Tree of Life

The mysteries of 'life' have been explained by philosophers and theologians through the Tree of Life for thousands of years. More recently the task has been taken up by scientists and each discipline has its own view and interpretation. This page looks at the Tree of Life from a Christian perspective.

Tree of Life

Kabbalah tree of life
's tree

The concept of the Tree of Life is currently popular in teaching biology as well as in neo-mysticism and religions such as Kabbalah. Yet the notion is ancient, recurring in many philosophies and myths. 

Life, then as today, is not fully understood even though we are all in that state; and death, was and is, understood even less. So we pass the mike to philosophy and mythology.

A tree's life-cycle is an ideal symbol for life in general. It grows up from being a seed to become a weak sapling, from a weak sapling to a strong tree, and before wilting, sheds its fruits to regenerate further identical trees.

In Egyptian mythology a particular sycamore tree was the gateway between life and death. Norse and Celtic swirls connect to European myths of the Tree of Life and there are similar in Mayan art and Taoist lore about a tree that every three thousand years bears fruit, the eating of which gives you immortality. But this page is not going to expand on any of those trees.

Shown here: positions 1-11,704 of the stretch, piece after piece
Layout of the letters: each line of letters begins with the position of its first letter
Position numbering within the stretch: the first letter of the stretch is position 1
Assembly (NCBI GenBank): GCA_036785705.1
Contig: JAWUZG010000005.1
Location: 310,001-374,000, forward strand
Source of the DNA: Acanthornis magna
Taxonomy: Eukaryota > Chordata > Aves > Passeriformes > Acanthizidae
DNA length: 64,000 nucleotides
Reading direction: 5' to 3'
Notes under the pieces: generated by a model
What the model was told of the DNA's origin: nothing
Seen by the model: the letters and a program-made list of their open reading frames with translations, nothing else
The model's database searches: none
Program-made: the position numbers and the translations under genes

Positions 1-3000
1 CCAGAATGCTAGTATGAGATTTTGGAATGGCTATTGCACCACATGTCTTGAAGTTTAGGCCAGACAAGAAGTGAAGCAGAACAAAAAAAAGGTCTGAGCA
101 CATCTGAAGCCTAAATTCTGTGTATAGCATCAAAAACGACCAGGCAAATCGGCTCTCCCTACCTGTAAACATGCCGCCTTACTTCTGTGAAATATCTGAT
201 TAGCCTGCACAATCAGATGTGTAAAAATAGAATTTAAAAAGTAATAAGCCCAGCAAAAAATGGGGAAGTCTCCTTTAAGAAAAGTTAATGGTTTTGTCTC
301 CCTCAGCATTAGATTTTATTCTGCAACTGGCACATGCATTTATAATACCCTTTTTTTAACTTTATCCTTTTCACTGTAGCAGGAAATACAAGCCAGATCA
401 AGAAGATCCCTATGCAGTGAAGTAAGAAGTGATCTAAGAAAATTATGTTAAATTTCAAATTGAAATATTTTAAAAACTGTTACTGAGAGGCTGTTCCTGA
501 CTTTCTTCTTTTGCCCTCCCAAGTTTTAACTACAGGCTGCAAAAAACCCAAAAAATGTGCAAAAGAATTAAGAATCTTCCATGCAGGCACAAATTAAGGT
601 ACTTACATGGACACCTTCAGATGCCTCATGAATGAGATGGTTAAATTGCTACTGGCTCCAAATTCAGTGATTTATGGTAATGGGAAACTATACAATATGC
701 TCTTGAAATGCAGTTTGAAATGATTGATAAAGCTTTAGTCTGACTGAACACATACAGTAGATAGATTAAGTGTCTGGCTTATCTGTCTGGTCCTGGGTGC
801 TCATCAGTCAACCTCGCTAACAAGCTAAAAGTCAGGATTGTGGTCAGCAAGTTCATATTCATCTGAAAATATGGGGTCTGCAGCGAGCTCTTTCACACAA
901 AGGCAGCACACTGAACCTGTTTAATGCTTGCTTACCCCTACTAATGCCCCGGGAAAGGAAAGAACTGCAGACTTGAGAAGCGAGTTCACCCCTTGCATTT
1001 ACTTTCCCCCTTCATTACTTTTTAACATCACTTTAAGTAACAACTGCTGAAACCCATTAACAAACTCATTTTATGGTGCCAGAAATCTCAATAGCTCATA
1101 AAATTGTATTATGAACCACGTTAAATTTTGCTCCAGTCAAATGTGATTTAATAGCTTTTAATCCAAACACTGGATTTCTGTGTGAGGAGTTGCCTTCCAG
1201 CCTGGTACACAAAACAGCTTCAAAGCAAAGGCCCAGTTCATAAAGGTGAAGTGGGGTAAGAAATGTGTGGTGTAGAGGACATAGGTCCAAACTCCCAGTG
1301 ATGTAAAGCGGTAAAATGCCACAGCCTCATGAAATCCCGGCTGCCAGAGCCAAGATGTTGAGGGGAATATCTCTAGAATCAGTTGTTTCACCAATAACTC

Our Tree of Life is the one introduced in the Book of Genesis and Proverbs. 

Even people who take every word of the Bible literally will agree that this tree was more than just a physical growth of wood, with bark, branches and leaves. It was a tree that bore the fruit of everlasting life that God forbid Adam and Eve to take because they had disobeyed Him. 

click to enlarge

EFCA logo 

Fortunately for them, and now us, there was another tree a few thousand years after Adam, which was used to crucify Jesus. This tree bears fruit even today, which gives everlasting life. And unlike Adam, we are not forbidden to take the fruit. Indeed, we are urged to accept it.

See the meaning of the Cross.

See by way of example, the Grimms' Fairy Tales The White Snake and The King's Son Who Feared Nothing, and also The Pilgrim's Progress The Valley of Humiliation and Apollyon and Crossing the River to Reach the Celestial City.

Gen. 2:9, Prov. 3:13-18, 5:4

Gen. 2:17, 3:22

The website of the Evangelical Free Church of America,, says their logo represents "strength, growth, diversity and clarity:

  • The bold cross is the focal point of the logo, as the cross is the source of all spiritual life.
  • The base of the cross represents both Calvary and our world, which Christ died to save.
  • The leaves springing from the cross signify multiplication, and their varying sizes indicate the differing sizes of our churches.
  • The vibrancy of the leaves' colors indicates health.
  • The types of leaves represent diversity within our movement.
  • Incorporating colors that are key to global and ethnic palettes, the color palette focuses on the future of our movement."

Dr Alexander Roman points out that the Tree of Life is a preconfiguration of the cross. See and also the Armenian Cross.


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